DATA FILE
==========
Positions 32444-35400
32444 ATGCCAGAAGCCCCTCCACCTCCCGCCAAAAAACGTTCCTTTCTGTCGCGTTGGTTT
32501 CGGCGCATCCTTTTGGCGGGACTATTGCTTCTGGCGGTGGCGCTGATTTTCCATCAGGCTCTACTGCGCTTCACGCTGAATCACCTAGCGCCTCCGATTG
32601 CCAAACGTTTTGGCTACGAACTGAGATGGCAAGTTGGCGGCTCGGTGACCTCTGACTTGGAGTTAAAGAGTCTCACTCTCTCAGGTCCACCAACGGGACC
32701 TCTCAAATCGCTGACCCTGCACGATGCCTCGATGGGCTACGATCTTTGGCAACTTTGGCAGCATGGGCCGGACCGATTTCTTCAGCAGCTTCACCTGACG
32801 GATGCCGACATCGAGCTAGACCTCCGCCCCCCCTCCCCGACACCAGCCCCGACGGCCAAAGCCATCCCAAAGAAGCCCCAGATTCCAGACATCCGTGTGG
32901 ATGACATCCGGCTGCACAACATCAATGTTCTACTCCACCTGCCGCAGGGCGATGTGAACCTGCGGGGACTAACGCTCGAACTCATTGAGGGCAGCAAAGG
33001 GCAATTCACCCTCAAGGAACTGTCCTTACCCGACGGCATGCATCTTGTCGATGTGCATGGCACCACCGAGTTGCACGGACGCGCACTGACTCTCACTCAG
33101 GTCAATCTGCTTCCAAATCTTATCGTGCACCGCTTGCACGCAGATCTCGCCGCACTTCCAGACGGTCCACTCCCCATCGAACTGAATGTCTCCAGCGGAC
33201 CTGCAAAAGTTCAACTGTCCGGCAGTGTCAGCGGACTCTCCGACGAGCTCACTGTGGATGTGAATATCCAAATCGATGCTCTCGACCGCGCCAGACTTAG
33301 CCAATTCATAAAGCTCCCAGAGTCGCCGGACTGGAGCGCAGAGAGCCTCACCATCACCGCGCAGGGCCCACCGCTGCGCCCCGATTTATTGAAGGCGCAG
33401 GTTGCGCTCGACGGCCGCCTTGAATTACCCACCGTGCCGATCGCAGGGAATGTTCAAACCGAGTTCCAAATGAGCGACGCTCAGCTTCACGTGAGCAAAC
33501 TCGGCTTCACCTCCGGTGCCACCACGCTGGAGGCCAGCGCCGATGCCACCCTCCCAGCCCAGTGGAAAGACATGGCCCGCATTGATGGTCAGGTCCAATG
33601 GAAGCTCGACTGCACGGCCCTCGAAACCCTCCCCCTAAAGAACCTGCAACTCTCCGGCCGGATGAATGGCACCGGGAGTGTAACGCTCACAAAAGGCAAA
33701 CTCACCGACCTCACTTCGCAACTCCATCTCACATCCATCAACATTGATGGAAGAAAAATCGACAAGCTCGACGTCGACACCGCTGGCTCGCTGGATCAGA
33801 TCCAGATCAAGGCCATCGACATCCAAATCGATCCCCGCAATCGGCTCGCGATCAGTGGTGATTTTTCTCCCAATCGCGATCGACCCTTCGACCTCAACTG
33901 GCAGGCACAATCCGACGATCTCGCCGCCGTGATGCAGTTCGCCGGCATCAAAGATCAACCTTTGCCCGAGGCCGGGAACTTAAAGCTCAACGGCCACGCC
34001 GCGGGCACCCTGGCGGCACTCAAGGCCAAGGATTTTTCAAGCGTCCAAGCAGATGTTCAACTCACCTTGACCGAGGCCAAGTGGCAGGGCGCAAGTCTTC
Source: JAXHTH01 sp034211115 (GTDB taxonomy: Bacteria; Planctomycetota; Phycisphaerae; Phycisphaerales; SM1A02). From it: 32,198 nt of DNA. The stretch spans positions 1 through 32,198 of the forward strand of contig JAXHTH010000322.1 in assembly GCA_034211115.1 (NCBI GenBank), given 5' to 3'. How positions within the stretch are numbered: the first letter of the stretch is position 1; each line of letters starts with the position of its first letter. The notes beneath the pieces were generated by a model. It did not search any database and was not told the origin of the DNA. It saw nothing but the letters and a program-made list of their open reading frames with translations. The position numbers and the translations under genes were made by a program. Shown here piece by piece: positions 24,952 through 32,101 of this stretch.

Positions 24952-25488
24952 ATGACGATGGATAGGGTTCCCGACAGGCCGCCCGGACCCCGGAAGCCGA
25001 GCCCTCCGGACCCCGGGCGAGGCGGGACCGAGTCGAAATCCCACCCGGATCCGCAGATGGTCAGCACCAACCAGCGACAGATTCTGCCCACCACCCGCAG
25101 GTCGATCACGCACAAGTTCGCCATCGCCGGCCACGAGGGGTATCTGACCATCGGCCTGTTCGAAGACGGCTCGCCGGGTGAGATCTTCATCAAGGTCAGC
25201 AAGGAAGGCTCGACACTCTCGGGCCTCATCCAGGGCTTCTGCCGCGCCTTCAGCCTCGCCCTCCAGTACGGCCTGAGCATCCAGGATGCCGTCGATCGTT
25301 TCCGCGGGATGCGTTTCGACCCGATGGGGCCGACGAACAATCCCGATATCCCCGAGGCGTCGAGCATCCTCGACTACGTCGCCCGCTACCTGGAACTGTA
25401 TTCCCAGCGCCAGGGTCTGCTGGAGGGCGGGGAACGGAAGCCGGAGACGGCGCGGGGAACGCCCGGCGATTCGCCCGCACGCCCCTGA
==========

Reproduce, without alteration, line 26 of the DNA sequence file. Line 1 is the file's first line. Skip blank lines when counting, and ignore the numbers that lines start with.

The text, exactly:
25401 TTCCCAGCGCCAGGGTCTGCTGGAGGGCGGGGAACGGAAGCCGGAGACGGCGCGGGGAACGCCCGGCGATTCGCCCGCACGCCCCTGA